Confit Gizzard Tacos

Confit Gizzard Tacos

  • Course

    Main

  • Duration

    Several Hours

  • Serves

    4
Chef’s notes

Most people only cook gizzards on Thanksgiving but today I am going to provide an alternative: confit. This French cooking technique was developed to preserve meat in the days before refrigeration. Although it’s no longer necessary, we still confit foods because it makes them taste so good.

In this recipe, dense gizzards are slowly poached in oil until tender and then quickly browned in the flavors of Mexico’s Yucatán to make one of the best tacos you’ve ever had. You’ll think twice about discarding the gizzards after your next bird hunt.

It’s worth noting that duck fat is most commonly used for confit, but technically any fat or oil will work. You can use rendered wild game fat from goose or bear and it isn’t necessary to buy expensive duck fat for this recipe.

Ingredients

Confit Gizzard

  • 1 lb. cleaned gizzards
  • 2 tsp. kosher salt
  • 1/2 tsp. cracked pepper
  • 3 – 4 cups rendered fat from wild game, olive oil or canola oil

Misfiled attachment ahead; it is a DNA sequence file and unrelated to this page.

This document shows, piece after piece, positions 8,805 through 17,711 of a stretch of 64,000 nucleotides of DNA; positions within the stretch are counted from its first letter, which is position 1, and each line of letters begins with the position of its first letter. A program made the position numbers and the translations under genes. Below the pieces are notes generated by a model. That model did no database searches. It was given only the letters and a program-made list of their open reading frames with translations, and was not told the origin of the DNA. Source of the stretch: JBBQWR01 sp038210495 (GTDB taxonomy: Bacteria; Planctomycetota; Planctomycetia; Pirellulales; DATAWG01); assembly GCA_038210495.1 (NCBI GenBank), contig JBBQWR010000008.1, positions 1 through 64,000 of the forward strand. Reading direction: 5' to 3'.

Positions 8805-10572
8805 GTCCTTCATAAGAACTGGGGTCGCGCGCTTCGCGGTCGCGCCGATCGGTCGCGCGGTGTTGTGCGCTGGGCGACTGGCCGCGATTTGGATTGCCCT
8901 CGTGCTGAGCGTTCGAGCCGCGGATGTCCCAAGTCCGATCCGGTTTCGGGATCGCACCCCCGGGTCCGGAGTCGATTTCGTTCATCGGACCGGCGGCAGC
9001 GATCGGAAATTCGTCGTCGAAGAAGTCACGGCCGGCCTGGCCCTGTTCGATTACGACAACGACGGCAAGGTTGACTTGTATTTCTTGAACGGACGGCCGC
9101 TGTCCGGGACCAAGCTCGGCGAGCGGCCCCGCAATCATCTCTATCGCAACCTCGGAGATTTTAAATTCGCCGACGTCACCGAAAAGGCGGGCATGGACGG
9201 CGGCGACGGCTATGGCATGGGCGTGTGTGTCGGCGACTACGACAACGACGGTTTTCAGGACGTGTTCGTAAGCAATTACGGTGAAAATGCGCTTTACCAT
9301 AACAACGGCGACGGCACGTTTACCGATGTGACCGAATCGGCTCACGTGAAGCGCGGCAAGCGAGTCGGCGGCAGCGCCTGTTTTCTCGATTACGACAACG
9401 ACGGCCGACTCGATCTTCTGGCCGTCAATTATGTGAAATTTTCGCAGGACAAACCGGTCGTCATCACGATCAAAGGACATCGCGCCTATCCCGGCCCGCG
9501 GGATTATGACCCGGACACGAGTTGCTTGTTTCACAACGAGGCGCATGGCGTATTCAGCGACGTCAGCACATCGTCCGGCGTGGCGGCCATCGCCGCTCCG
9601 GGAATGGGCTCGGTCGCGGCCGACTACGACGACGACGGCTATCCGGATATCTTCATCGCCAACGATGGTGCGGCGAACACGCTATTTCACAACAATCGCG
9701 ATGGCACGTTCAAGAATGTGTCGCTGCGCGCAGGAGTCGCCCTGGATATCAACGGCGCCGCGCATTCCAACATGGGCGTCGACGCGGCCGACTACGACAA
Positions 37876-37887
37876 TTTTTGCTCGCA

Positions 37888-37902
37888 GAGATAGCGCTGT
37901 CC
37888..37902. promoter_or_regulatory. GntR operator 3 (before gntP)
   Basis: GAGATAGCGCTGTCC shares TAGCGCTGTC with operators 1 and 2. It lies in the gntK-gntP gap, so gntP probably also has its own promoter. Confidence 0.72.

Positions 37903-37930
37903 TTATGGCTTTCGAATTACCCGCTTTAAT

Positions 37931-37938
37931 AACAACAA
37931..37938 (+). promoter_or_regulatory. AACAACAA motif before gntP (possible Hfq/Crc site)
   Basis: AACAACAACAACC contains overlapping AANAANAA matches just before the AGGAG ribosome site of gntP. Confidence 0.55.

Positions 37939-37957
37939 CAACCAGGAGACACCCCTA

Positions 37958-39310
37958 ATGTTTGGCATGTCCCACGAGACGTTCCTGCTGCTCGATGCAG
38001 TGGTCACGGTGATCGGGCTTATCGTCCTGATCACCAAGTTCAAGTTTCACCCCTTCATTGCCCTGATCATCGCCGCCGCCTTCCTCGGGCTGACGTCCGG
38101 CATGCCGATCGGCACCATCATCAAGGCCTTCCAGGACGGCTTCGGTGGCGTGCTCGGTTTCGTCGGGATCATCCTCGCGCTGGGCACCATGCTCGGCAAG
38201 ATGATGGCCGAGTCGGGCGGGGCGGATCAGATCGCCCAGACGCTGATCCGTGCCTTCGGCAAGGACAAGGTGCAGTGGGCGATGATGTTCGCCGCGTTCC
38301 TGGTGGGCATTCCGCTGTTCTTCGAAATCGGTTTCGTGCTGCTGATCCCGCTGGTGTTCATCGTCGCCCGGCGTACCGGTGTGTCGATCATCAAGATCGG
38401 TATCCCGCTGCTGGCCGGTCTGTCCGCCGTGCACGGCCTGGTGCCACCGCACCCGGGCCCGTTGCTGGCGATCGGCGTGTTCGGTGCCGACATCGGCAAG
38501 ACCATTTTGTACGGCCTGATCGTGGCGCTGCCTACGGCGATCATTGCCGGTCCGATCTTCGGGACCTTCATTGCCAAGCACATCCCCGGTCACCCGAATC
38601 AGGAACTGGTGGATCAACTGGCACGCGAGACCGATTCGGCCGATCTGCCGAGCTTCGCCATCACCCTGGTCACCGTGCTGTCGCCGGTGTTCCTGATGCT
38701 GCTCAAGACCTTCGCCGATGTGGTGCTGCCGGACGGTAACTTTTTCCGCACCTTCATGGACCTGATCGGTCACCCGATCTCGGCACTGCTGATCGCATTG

• 3 bay leaves
  • 3 dried chiles (optional)

Tacos

  • 1/4 red onion, sliced
  • 3 cloves garlic, minced
  • 1/2 tsp. cumin
  • 1 tsp. ground annatto/achiote powder (sub. chili powder)
  • 3/4 tsp. oregano
  • Pinch of cayenne
  • 1 tbsp. lime juice
  • 1 tbsp. orange juice
  • Tortillas, cilantro, shaved radish, jalapeño, salsa, etc. for serving

Preparation

  1. Clean the gizzards and roughly chop them into 1/2” – 1” pieces. Toss them in a bowl with salt and cracked pepper and rest overnight in the fridge to cure before cooking.

  2. Preheat the oven to 200 degrees. Layer the gizzards, bay leaves and dried chiles in the bottom of a casserole dish and cover with fat or oil until completely submerged. If using a saturated fat, you will need to warm to a liquid consistency first. Cover the dish and transfer the gizzards to the oven and allow them to cook for several hours. Check at 4 hours. Some birds are tougher than others. If the gizzards are not very tender, they will need to cook longer. You can also confit the gizzards overnight in a crockpot set on low.

  3. Use a slotted spoon to scoop the gizzards from the oil. Place on a paper towel-lined plate to soak up excess oil. Strain the oil/fat and reserve in fridge for future use.

  4. Heat a small spoonful of the confit oil in a large cast iron or sauté pan over high heat. Add the sliced red onion and sauté until translucent.

  5. Stir in the gizzards, garlic, cumin, annatto, dried oregano and cayenne. Quickly brown the gizzards and then deglaze the pan with lime and orange juice. Remove from heat and serve in tortillas with choice of condiments.